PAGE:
By Steve Gunn
WASHINGTON, D.C. – At first glance, “Share My Lesson,” a website created by the American Federation of Teachers, seems like a great idea.
Union teachers are encouraged to post “tried and true ideas, lessons and teaching tools” for their peers to use, in an effort to “improve the quality of teaching in America.”
How neat. Young teachers can log on and discover more effective methods to teach math, reading, science, English and other subjects. They can find tips on better ways to communicate with and motivate students, and how to make their topics seem more interesting for youngsters.
That would be the obvious point of such a website, right?
But ShareMyLesson.com, launched last July, has also become a clearinghouse for lessons rooted in radical socialist political philosophy. One purpose of the website is obviously to convince more teachers that it’s their responsibility to indoctrinate young students into the pro-union, anti-capitalist, anti-American political movement.
This is nothing new. There is a growing movement nationwide to get teachers to convince students to reject free enterprise, private ownership, personal accomplishment and the accumulation of wealth, along with the concepts of hard work, personal responsibility and social mobility.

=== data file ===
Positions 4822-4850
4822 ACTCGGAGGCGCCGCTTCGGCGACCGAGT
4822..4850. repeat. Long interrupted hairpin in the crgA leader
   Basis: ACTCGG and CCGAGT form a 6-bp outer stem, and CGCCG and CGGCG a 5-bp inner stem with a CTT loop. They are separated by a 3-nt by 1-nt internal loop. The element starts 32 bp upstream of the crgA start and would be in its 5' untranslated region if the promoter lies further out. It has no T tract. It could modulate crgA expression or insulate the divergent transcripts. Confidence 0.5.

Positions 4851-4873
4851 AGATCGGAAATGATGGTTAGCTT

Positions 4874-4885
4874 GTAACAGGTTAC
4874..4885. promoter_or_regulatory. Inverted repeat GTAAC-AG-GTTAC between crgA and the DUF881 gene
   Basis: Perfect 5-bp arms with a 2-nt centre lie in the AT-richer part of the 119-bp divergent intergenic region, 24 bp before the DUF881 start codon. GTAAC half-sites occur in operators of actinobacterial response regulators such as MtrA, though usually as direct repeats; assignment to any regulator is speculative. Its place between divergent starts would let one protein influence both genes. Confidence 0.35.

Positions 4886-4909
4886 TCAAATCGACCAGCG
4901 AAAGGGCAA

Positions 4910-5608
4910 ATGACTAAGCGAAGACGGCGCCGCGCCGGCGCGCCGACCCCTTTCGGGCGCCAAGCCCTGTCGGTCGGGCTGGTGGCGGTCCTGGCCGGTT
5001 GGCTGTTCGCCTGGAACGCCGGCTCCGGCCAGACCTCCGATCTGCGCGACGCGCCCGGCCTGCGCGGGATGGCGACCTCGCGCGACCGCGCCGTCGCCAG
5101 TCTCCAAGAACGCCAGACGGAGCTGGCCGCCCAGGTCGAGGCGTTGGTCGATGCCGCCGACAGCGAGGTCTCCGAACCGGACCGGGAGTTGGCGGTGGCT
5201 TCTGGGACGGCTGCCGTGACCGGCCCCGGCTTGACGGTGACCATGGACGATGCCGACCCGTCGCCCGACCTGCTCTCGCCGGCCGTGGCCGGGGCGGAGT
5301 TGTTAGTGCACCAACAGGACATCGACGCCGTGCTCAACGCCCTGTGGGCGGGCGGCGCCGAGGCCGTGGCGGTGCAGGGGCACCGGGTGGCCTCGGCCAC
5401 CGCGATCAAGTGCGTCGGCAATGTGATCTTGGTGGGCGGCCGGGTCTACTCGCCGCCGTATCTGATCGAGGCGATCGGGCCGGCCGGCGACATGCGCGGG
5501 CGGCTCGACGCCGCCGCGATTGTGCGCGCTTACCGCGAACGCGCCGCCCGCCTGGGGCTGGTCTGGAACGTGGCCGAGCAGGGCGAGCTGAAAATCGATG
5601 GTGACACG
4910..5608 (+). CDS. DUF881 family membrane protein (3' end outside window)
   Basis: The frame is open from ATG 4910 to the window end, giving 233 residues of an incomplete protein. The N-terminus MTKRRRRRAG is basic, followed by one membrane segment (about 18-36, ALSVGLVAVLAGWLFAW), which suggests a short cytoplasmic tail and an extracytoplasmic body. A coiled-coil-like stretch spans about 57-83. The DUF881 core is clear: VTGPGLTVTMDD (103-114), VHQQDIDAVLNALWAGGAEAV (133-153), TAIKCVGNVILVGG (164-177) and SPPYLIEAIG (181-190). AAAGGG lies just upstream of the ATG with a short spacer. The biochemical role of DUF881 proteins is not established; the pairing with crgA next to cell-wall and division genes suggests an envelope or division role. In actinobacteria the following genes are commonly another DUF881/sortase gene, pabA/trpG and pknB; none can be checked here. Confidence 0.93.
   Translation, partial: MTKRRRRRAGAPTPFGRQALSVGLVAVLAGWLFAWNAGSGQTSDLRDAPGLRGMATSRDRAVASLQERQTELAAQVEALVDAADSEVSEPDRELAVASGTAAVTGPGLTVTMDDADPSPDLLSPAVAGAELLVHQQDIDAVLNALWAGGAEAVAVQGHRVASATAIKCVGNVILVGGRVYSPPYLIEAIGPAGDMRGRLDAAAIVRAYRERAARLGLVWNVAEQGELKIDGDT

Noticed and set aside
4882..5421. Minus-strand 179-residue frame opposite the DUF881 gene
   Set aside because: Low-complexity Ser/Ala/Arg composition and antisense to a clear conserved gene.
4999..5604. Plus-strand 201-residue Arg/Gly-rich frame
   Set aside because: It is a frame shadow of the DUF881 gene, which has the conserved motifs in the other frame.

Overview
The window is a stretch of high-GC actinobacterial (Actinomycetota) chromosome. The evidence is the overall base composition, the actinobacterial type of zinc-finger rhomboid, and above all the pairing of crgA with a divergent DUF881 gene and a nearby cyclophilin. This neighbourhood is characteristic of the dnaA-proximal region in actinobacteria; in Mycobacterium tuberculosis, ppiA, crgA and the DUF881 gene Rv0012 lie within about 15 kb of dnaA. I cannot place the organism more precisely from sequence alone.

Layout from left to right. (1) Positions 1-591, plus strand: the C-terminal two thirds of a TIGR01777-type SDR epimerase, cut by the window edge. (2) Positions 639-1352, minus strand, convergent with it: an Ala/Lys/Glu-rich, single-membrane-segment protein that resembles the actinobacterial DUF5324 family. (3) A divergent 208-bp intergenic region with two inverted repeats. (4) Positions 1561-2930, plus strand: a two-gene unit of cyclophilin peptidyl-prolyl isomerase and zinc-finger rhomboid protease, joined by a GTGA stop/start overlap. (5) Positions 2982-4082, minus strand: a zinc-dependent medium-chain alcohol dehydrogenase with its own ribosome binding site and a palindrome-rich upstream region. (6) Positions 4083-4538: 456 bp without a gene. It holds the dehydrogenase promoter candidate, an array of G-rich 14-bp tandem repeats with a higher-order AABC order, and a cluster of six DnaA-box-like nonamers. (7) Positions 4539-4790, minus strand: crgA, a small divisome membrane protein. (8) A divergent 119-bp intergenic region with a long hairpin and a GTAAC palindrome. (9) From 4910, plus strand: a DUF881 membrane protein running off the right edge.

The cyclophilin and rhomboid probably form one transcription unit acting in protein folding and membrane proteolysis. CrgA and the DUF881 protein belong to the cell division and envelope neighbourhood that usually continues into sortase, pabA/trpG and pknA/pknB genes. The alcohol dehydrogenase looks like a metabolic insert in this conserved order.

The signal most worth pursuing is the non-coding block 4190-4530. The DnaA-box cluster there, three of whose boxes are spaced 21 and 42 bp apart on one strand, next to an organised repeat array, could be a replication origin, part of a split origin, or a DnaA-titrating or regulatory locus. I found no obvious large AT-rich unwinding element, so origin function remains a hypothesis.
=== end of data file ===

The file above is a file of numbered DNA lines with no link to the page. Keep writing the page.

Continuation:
The goal is to create a collectivist America, and Marxist educators see their opportunity to spread the seed through the impressionable minds of K-12 students. We’ve seen many examples of this growing effort in recent months and years.
Last year teachers unions in Oakland and Chicago made headlines by formally embracing the anti-capitalist Occupy movement. As we speak there’s a movement among leftist educators in Minnesota to rewrite the state’s K-12 history curriculum so it presents a much darker view of the American experience.
Teachers union leaders like Bob Peterson in Milwaukee are openly calling for instructors to use their classrooms to spread the gospel of “social justice.” And in Texas, state officials were recently alarmed to hear that sixth-graders were being assigned to design flags for a fictitious socialist nation.
And now, on top of all that, we can point to some of the almost unbelievable lessons posted by teachers on “Share My Lesson.”
The Karl Marx powerpoint
The description of the lesson says, “This powerpoint shows students harms caused by industrialization and capitalism while introducing them to Karl Marx’s ideas of class struggles, the primitive accumulation of capital, and socialism.”
The lesson includes a drawing of people standing around a layered cake-like structure, with each layer representing a different class of American society.